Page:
Please do not quote without the permission of the author (harlandj@ufl.edu).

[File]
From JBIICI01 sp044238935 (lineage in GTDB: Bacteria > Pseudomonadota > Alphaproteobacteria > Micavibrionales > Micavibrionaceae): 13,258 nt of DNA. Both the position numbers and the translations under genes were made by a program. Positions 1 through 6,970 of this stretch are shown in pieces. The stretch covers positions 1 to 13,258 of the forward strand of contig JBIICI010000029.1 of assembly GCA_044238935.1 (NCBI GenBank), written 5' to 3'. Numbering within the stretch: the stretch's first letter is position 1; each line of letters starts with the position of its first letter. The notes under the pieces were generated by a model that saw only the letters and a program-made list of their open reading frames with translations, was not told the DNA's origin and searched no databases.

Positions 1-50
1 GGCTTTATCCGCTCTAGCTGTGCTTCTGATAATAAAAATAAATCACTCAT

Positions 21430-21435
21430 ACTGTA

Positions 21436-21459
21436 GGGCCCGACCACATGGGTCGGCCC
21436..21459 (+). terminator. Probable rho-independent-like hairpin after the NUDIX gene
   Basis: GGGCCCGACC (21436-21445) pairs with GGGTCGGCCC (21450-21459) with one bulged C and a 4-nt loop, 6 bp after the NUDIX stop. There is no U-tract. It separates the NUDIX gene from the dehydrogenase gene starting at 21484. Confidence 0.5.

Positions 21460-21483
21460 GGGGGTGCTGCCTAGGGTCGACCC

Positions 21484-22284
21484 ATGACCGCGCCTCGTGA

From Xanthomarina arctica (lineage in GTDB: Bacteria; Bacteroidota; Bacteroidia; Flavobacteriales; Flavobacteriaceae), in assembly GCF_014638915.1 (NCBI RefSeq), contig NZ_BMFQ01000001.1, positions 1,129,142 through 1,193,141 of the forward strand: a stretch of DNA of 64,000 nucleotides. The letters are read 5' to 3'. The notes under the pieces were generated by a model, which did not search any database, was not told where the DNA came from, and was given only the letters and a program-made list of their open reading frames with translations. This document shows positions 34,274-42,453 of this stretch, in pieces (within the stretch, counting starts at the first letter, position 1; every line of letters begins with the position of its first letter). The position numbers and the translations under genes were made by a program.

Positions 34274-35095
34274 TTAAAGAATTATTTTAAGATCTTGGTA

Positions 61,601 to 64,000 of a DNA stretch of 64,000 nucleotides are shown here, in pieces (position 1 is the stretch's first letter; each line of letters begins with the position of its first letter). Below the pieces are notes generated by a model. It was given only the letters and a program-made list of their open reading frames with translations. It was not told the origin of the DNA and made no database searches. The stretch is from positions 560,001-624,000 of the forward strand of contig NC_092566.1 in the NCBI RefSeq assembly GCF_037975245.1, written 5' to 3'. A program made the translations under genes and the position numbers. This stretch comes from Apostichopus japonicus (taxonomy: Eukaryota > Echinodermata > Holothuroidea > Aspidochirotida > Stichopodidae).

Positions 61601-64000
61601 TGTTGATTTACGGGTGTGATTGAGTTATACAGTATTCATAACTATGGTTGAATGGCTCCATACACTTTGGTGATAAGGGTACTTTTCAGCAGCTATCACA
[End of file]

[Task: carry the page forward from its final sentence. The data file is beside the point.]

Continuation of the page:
The conflict extended back to the end of the seventeenth century, with the War of the League of Augsburg to check the ambitions of Louis XIV, and forward through the early nineteenth century when the war against Napoleon finally came to a conclusion. So we cant really understand the American Revolution without a solid understanding of the first world war. No I am not jumping ahead to the twentieth century! Rather, I am referring to the Seven Years War (aka the French and Indian War), which Britain and France fought on multiple fronts in Europe and around the world. Britains victory led to a dramatic expansion of the empire, which, in turn, led to its need to reform its colonial administration and increase taxes to pay for its defense. The desire to avenge its defeat in the Seven Years' War was one of the main reasons France entered into an alliance with the Americans in 1778. But debts accrued during both wars destabilized the French crown and made it vulnerable to the forces of revolution in 1789. Britain did everything in its power to prevent this revolution from spreading but it was not until 1815 that France finally accepted defeat. At that point, Britain emerged as the predominant naval, imperial, and economic power in the world, a position it would hold until the end of the nineteenth century. In this way, the age of revolutions was coincident with what has been described as the first age of global empire, the period when Britain achieved an empire that stretched across the globe (and included not only formal colonies but also a network of naval stations, ports, and commercial spheres of influence), and led to the imperial grandeur of the Victorian era. Keeping this broader context in mind, I would like to move back to the 1780s and the aftermath of the American War for a moment. Historians have long debated the extent to which the American Revolution marked a turning point in the history of the